BY STEPHANIE BUHMANN | A founding member of the New York School’s famous Eighth Street Club — which included artists such as Willem de Kooning, Franz Kline, and Ad Reinhardt — Jack Tworkov (1900-1982) was a prominent and important figure of the post-war New York art scene.
Though at the forefront of Abstract Expressionism, he was also among the first artists to question the movement’s commodification later on. Like all his peers, Tworkov’s first artistic influences were rooted in European art — especially the work of Cezanne, who inspired him to shift his focus from literature to painting. While references to European artists can easily be seen in his work until 1948, Tworkov found his unique voice soon after.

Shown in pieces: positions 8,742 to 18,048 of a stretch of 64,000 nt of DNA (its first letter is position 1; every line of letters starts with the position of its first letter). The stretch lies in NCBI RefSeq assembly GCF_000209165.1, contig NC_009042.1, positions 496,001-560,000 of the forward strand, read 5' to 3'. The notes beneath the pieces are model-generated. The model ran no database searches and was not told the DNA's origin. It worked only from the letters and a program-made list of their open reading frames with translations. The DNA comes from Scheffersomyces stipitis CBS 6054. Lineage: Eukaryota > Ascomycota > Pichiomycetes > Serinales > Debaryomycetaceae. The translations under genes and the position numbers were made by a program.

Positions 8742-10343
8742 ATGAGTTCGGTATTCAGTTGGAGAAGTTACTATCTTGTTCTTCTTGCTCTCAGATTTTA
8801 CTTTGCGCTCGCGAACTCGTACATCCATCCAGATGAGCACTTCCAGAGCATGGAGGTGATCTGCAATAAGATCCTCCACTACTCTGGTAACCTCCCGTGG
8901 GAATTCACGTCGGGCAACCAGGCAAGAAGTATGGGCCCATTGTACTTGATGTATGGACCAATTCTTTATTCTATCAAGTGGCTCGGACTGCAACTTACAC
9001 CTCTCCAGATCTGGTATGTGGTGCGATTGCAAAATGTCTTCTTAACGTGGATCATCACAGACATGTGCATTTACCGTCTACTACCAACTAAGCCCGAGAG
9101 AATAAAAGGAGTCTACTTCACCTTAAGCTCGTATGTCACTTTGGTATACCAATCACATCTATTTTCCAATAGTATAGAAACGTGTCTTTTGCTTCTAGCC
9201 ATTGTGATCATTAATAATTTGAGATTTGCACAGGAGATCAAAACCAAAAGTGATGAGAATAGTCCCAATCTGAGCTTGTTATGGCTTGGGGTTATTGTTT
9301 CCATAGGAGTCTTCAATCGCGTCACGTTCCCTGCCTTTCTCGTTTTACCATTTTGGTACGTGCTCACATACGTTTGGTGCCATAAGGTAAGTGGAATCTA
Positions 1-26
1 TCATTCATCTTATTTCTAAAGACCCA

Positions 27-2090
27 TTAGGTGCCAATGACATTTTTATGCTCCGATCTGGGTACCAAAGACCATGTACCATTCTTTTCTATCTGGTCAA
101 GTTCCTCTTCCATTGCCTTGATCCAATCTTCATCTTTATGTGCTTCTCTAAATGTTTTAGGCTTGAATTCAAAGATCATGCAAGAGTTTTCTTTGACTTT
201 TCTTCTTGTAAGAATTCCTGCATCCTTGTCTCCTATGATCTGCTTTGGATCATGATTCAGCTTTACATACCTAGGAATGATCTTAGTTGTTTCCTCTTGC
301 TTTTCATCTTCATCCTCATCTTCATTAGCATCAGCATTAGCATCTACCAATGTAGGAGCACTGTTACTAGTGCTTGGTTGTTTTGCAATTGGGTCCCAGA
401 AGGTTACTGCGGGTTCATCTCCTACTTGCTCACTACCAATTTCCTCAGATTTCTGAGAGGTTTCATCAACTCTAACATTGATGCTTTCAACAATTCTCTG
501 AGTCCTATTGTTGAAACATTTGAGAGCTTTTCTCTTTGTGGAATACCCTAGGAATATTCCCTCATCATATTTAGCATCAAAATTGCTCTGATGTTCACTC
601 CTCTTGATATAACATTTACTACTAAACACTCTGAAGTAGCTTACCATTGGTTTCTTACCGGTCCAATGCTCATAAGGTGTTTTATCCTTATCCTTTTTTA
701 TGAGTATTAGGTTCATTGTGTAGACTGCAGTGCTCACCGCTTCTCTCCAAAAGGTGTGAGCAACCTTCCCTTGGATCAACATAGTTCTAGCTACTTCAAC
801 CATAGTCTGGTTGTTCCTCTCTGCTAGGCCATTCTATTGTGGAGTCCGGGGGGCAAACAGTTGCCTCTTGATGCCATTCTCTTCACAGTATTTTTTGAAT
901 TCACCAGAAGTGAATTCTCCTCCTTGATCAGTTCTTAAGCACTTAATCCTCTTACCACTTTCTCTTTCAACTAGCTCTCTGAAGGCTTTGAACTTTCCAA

“Jack Tworkov: Mark and Grid, 1931–1982” is the gallery’s first exhibition of Tworkov since recently becoming the representative of the artist’s estate. Ambitious, and with an eye for providing an overview, it examines Tworkov’s stylistic progression by featuring works from different decades. However, this exhibition also highlights Tworkov’s conceptual approach during later years by presenting a selection of paintings from the 1960s and 1970s.
Through Oct. 24 at Alexander Gray Associates (510 W. 26th St. btw. 10th & 11th Aves.). Hours: Tues.–Sat. 11 a.m.–6 p.m. Call 212-399-2636 or visit alexandergray.com.